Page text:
"Yes," he says after a moment. "I was reading the reports, and I--I've found writing things down sometimes helps me find clarity. In this case, I wondered if a visual representation might--do that."

"You were right." Dean focuses on the one thing that he couldn't quite get: those grey lines. Pale silver at all start points--and always on or near those splotches of color and bracketing each road those colors follow. As the colors deepen with each convergence of the roads--or join other colors as more people join each other on the roads or maybe pick up hitchhikers, explains why Cas started out with primaries and white to get oranges, greens, and purples in varying shades and depth--the grey darkens with them. The four roads into IH-Ichabod are surrounded in dark grey, but IH-Ichabod isn't just dark grey, but layers of it, almost tearing the paper in violent strokes. And Ichabod itself is the only town that gets more than a dot--it also gets a dark grey link to a jagged black circle that surrounds the whole.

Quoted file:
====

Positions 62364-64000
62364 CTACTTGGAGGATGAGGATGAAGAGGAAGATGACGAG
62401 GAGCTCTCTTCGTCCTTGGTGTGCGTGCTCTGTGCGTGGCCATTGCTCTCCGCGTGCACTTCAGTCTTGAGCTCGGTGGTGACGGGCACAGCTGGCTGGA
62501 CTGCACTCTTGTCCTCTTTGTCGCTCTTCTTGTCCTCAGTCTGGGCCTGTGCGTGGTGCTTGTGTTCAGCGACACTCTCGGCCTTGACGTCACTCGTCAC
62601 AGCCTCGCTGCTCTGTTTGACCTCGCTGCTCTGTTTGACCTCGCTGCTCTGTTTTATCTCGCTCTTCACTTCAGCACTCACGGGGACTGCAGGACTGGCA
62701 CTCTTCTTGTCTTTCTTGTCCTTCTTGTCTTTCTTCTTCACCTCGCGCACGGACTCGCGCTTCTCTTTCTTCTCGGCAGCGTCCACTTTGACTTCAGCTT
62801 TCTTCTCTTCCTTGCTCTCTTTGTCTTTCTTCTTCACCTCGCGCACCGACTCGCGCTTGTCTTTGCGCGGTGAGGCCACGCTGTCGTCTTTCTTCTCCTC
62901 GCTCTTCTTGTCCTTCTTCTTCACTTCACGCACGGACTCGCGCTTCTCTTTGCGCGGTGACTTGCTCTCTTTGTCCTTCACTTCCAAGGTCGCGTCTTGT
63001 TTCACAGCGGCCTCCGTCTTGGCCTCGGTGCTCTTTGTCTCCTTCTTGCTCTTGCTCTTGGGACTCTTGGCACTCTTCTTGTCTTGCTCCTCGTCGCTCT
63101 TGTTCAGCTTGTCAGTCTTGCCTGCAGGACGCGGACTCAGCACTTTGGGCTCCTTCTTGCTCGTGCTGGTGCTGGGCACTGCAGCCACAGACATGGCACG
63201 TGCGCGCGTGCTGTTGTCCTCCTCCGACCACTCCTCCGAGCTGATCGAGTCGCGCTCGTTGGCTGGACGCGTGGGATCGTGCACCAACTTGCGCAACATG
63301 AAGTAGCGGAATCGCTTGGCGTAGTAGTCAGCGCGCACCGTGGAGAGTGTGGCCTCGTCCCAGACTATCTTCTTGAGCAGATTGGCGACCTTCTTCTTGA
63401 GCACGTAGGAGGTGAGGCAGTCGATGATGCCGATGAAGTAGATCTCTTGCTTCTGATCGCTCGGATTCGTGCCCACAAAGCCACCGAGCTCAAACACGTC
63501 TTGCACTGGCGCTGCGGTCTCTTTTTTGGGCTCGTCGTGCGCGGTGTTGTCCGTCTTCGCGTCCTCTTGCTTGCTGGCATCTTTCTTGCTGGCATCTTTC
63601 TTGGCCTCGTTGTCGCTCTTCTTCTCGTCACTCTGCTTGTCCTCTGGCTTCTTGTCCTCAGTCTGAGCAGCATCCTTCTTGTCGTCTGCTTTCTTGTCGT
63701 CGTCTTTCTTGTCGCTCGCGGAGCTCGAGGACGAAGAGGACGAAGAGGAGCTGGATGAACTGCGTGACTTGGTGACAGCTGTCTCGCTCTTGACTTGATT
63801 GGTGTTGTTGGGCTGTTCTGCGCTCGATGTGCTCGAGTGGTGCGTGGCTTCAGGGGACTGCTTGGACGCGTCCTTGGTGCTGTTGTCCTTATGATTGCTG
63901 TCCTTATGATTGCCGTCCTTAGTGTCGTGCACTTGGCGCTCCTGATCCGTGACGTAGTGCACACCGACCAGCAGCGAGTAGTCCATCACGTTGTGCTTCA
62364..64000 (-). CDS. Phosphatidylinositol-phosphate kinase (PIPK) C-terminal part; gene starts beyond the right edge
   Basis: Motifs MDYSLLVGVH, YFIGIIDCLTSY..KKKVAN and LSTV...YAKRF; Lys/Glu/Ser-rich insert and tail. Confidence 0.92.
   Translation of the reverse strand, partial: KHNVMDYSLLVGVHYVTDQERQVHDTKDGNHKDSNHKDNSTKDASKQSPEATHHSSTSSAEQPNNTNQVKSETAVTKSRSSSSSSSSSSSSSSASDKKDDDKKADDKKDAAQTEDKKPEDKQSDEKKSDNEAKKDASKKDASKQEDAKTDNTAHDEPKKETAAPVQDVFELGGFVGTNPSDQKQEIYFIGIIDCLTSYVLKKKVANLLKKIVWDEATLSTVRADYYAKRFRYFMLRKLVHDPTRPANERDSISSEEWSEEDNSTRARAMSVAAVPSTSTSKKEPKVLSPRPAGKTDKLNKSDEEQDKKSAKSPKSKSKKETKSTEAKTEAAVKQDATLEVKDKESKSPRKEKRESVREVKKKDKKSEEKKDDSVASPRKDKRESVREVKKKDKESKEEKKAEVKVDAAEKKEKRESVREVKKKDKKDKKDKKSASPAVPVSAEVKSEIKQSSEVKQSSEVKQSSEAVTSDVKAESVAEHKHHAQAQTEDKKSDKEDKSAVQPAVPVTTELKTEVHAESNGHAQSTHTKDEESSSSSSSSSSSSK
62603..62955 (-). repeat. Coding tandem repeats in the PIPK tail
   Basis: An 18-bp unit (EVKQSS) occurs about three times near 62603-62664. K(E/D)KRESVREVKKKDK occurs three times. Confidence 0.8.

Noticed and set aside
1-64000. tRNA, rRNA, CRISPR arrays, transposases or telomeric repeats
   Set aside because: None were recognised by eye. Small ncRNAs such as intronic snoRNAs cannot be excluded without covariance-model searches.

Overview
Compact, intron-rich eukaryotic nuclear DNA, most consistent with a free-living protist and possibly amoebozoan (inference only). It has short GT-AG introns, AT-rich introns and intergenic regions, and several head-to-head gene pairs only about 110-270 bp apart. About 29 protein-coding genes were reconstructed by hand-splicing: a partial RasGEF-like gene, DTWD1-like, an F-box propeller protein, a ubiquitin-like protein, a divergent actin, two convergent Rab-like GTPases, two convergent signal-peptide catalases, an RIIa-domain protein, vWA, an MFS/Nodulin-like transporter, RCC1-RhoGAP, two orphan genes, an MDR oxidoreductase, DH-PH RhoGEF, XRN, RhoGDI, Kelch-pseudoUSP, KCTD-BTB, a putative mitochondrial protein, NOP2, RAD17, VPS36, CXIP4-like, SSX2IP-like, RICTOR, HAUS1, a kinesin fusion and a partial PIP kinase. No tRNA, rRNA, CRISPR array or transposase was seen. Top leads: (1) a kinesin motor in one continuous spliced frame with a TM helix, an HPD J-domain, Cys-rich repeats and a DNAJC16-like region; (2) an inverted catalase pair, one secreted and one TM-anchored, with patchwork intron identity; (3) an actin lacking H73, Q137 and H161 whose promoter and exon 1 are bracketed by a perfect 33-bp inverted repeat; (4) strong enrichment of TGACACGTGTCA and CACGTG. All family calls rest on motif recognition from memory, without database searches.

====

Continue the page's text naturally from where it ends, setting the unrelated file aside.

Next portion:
"Alicia," he says over his shoulder. "You see what I see?"

"I do," she says, coming up beside him. "Cas, you said you pulled this from the reports?"

"Yes--at least, those who talked to patrol about how they got here, and what our patrol reported to me," Cas answers. "It wasn't much."

"It was at least one example of each of the map routes and from this, I see maybe five we missed," Alicia answers, and Dean looks at her, seeing the blue eyes narrow. "Make that possibly seven--we only have two confirmed routes from the south on the wall, which isn't very well represented in refugees so far. I wonder if they ran out of time getting this around the state?"

"Is anyone going to fill us in?" Teresa asks, joining Alison, who's standing a few feet away and staring at Cas's map with a blank expression.

Dean steps closer to trace a thin brown line going south, bare of ornamentation, wondering about the wide areas that don't have any color at all; places that didn't get the memo, maybe? "The colored roads are the exact routes on those Xeroxes, making sure everyone took these specific roads and joined at these specific points."